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The Hoggard definitive

The England bowler* looks at some of the great moments of his career: from being promoted to the Pudsey Congs 1st XI to his Test hat-trick and Ashes battles

Ed Kemp

October 8, 2013

Comments: 12 | Text size: A | A

Andrew Flintoff's catch of Ryan Hinds gave Matthew Hoggard his hat-trick wicket, West Indies v England, 3rd Test, Barbados, 3rd day, April 3, 2004
Hoggard gets Ryan Hinds with an intended inswinger that went across the batsman © PA Photos
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The step up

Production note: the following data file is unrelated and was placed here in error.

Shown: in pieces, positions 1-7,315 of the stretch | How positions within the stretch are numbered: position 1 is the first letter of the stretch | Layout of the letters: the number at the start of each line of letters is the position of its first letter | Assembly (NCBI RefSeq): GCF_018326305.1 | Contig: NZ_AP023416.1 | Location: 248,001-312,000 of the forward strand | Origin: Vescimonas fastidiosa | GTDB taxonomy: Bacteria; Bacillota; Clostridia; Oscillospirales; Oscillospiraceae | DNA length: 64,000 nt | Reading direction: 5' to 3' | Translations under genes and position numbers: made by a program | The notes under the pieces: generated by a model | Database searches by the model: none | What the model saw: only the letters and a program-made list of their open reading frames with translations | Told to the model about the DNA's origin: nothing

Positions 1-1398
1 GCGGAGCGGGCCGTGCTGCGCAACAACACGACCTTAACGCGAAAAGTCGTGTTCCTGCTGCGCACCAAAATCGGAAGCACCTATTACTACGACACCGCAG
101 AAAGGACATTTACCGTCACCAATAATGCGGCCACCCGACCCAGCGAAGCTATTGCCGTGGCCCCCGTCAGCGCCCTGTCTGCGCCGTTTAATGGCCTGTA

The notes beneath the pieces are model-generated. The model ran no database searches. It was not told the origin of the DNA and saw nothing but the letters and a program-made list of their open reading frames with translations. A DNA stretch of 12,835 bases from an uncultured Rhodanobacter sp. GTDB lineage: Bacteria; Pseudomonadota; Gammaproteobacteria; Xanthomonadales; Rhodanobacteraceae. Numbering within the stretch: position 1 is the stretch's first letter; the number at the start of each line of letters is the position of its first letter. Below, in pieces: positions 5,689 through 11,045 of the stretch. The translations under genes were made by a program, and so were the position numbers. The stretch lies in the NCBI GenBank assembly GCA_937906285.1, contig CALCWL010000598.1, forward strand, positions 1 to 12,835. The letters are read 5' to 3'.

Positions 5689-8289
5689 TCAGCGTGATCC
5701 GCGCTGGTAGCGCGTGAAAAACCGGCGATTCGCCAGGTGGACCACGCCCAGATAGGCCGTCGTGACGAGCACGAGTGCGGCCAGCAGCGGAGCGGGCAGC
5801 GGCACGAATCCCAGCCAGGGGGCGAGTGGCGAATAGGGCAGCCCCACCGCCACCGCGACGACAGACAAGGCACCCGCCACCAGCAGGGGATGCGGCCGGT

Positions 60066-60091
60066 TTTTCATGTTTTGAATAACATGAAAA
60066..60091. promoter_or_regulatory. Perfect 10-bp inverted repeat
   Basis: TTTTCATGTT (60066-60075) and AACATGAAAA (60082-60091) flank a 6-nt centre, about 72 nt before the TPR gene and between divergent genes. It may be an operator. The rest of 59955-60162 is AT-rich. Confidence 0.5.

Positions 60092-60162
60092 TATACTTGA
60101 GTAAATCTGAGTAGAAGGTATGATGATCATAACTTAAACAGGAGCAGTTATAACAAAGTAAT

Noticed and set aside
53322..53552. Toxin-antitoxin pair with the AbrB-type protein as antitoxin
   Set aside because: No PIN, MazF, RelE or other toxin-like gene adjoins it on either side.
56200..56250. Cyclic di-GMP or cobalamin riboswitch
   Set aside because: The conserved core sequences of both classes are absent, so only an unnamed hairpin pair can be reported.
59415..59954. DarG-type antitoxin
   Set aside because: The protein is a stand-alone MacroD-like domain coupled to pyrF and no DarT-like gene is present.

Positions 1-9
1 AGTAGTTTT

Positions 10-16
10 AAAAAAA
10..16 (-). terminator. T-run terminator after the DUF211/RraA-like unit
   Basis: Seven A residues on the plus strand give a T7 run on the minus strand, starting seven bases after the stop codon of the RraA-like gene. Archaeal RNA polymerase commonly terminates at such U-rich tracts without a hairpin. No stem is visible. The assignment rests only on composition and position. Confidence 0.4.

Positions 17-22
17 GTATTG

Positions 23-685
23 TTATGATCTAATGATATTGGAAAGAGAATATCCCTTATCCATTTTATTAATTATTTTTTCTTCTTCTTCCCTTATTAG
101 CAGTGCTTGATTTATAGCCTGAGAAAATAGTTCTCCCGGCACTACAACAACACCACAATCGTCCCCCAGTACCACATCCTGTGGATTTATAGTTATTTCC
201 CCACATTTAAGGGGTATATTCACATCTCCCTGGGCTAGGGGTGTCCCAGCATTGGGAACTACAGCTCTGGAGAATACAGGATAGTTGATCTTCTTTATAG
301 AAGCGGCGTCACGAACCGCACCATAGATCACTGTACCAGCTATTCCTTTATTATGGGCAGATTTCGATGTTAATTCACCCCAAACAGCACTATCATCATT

3rd XI to 1st XI | Pudsey Congs CC, 1994
A big moment for me was being taken from the 3rd XI and being put into the 1st XI by Phil Carrick. I was 17 when he made that decision and within two years I was playing for Yorkshire. That was a massive point in my life. Phil Carrick came into my club, Pudsey Congs, and set me on the road for Yorkshire. He saw something in me. That year we had a young overseas professional called VVS Laxman, and [Carrick] said, you two will play Test cricket against each other, and we both laughed at him, but he was right, we did play Tests against each other. Unfortunately he passed away before it came into fruition, but if it hadn't been for Phil Carrick I don't think I'd be here talking to you now.

The breakthrough
4 for 39 | Yorkshire v Surrey, Benson & Hedges Cup, quarter-final, Headingley, 2000